Report: Coca-Cola Is Quietly Influencing China’s Obesity Policy — And Shifting Blame From Itself

Report: Coca-Cola Is Quietly Influencing China’s Obesity Policy — And Shifting Blame From Itself

Soft drink companies have fought tooth and nail to hold onto their customers, even as public health experts and governments have tried to get people to cut down on the sugary products they make. But a new investigative report in the BMJ highlights just how far Coca-Cola in particular has gone to protect its profits across the globe.

For year, the report alleges, Coke has quietly influenced how China tried to tackle growing rates of obesity among its residents.

In 2013, report author Susan Greenhalgh, an anthropologist at Harvard University who has long studied science policy in China, began corresponding with obesity scientists in China. She was originally interested in understanding and chronicling the history and science surrounding obesity in the country.

China, like many countries, has seen its obesity rate climb over the years, though its rise has been especially pronounced. In 1991, for instance, some 20 per cent of Chinese citizens were obese, but by 2011, that percentage had risen to 42 per cent.

Those initial conversations led her and eventually her co-authors down a deep rabbit hole.

“The major takeaway is that Coca-Cola’s influence is global,” Greenhalgh told Gizmodo. “It has been able to quietly influence the science and policy of chronic disease, including obesity.”

Greenhalgh’s report centres around the International Life Sciences Institute (ILSI), a nonprofit organisation, think-tank, and corporate interest group founded in the 1970s by a Coca-Cola executive.

The ILSI’s funding continues to be primarily sourced from private companies across a variety of industries, and the ILSI in turn regularly funds or promotes industry-friendly scientists and research. Most infamously, the ILSI was once accused by the World Health Organisation of having received money from the tobacco industry that it used to promote research downplaying the effects of secondhand smoke.

The ILSI now has more than a dozen branches in several countries, including China. And according to Greenhalgh and her co-authors, the ILSI-China’s relationship with the Chinese government is particularly close-knit. For years, they claim, the organisation has led the way in guiding public health research and priorities in the country.

From 2004 to 2015, for instance, they found that ILSI-China had sponsored or co-sponsored six international obesity conferences (sometimes, but not always, Coca-Cola was listed as a sponsor as well), advertised as a way for Chinese scientists to correspond with and learn from those outside of the country.

These conferences often featured scientists who promoted the idea that fitness, not diet, plays the key role in preventing and lowering obesity rates; oftentimes, these scientists had received money from the industry.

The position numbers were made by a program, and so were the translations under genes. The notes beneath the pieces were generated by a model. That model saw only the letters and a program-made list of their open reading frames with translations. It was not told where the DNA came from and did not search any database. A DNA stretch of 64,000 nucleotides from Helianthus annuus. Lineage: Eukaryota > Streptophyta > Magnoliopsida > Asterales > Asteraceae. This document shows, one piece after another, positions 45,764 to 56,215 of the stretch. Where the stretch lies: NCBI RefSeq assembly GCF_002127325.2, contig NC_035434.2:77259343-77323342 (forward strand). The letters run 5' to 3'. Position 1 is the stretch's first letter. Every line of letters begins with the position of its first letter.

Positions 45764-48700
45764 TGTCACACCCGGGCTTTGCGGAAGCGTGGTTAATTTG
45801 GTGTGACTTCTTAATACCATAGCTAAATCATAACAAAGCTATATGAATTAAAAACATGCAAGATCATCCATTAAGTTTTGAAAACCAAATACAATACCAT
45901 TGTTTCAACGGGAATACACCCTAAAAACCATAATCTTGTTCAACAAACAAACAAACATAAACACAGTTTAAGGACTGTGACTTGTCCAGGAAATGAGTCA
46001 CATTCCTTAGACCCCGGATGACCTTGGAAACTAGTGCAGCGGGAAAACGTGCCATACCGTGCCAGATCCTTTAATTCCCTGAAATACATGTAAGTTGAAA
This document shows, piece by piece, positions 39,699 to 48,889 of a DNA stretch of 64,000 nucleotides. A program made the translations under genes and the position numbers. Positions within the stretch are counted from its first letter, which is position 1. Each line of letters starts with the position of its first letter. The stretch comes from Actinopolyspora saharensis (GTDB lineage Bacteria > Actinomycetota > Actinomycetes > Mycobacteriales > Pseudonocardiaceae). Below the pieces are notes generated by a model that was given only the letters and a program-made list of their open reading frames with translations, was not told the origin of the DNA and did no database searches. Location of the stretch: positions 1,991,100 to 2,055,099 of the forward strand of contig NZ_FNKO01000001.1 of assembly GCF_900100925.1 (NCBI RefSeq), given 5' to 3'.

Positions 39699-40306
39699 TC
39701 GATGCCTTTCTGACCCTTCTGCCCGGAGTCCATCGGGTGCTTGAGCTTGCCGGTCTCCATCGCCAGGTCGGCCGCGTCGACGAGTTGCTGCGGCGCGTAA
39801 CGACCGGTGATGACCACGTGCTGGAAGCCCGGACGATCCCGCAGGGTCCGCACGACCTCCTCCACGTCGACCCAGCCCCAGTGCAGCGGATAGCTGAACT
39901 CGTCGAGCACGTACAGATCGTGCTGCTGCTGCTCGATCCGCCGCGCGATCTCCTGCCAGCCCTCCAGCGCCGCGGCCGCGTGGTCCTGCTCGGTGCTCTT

But while being active is obviously important for good health, research has consistently shown that exercise doesn’t really help people lose weight at all. Other research has shown that the more we eat unhealthy foods, including soft drinks, the more likely we’ll become overweight.

Regardless, Greenhalgh said, their investigation also found that China has essentially carried out the bidding of the soda industry in minimising its responsibility for growing obesity rates. ILSI-China’s headquarters are even located inside the Chinese Center for Disease Control and Prevention, the Chinese equivalent of the CDC in the U.S.

“Though the effect on official obesity policy cannot be precisely measured, China’s policies aligned well with Coke’s position as transmitted through ILSI-China,” the report read. “Hard hitting dietary policies recommended by the World Health Organisation — taxing sugary drinks and restricting food advertising to children—were missing, and national plans and targets emphasised physical fitness over dietary restrictions.”

That Big Soda wants to avoid blame for the obesity crisis is no real secret. In 2015, the New York Times highlighted efforts by Coca-Cola to jumpstart another front group that promoted exercise over diet as the cure to obesity’s ills.

But after months of criticism, the group was shut down. And in the U.S. at least, Coca-Cola’s sugary hold on the public is slowly losing its grip. In 2017, total sales of soda in the country dropped for the 12th year in a row, and the industry as a whole has shifted to promote diet or non-soda brands, like Vitaminwater, which is owned by Coca-Cola.

“But we need to keep an eye out on what the industry is doing,” Greenhalgh said. “Because it needs to grow profits, and often, the products aren’t healthy.”

Greenhalgh noted that doesn’t have the sort of free press that the U.S. and other countries affected by the obesity crisis do; Chinese state-run publications are not free to criticise the government’s relationship with Coca-Cola. And in her conversations with Chinese scientists, she also found they weren’t as bothered by the industry’s close ties to their work and public health policy as scientists elsewhere are increasingly becoming.

“In places like China, there’s just no watchdog organisation there,” she said.

Neither Coca-Cola, ILSI-China, nor the Chinese health ministry responded to Greenhalgh and her co-authors before their report went live.

“We’ll see how they’ll respond now,” she said.

Gizmodo has reached out to Coca-Cola for comment and will update this post when we hear back. 

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